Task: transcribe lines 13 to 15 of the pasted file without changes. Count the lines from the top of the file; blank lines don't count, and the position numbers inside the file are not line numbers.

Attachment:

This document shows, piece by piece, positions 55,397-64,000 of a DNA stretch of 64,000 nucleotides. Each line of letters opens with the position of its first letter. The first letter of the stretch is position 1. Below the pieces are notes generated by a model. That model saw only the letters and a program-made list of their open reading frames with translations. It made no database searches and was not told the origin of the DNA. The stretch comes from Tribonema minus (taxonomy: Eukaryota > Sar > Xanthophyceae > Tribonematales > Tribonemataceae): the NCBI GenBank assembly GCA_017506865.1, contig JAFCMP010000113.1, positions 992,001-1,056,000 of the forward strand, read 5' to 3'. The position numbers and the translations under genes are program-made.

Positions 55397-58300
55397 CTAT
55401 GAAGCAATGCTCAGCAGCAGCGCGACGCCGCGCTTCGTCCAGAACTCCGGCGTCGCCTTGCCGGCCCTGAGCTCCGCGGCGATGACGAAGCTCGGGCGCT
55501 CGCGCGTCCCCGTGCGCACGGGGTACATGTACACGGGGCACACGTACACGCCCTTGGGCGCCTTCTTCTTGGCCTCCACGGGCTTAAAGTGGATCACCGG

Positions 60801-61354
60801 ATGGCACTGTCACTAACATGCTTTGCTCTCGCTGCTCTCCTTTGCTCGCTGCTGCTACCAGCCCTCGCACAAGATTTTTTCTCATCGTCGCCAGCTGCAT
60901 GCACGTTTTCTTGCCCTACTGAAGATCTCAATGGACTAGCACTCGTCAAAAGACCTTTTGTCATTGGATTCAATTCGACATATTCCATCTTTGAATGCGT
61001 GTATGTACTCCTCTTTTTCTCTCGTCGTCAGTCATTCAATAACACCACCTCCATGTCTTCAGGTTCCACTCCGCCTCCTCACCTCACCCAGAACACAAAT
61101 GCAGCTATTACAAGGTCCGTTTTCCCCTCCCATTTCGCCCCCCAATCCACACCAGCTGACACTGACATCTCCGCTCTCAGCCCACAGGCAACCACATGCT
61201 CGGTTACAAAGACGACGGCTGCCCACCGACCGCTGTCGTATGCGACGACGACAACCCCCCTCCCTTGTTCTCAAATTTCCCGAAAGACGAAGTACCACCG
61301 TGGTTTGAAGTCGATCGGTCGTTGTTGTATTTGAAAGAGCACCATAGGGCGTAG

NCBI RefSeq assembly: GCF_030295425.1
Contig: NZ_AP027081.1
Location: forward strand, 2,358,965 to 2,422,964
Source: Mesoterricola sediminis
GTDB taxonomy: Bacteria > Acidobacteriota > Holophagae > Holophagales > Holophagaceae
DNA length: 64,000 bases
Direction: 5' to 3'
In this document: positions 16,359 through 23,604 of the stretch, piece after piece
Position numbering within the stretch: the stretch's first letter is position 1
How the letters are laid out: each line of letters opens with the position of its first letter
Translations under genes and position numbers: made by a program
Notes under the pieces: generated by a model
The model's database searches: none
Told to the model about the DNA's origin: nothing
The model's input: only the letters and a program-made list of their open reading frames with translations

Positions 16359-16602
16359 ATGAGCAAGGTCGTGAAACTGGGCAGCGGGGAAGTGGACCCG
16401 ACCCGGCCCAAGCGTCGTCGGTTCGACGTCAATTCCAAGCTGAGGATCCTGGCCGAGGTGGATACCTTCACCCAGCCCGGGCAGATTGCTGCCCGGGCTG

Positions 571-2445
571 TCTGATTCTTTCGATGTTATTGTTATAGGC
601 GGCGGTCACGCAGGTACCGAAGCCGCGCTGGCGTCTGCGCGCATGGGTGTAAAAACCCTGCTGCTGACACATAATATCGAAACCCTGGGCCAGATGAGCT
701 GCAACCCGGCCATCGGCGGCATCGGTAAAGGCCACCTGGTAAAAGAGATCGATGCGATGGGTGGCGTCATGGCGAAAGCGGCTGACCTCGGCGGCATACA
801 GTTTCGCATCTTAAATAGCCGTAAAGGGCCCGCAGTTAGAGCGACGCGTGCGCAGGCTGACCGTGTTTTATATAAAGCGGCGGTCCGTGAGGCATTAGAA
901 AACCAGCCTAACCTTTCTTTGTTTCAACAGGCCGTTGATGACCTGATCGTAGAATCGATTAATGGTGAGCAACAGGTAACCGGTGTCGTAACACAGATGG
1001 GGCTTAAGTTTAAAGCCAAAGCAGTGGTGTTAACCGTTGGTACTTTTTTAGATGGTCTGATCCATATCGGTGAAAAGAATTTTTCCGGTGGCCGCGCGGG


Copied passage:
NCBI RefSeq assembly: GCF_030295425.1
Contig: NZ_AP027081.1
Location: forward strand, 2,358,965 to 2,422,964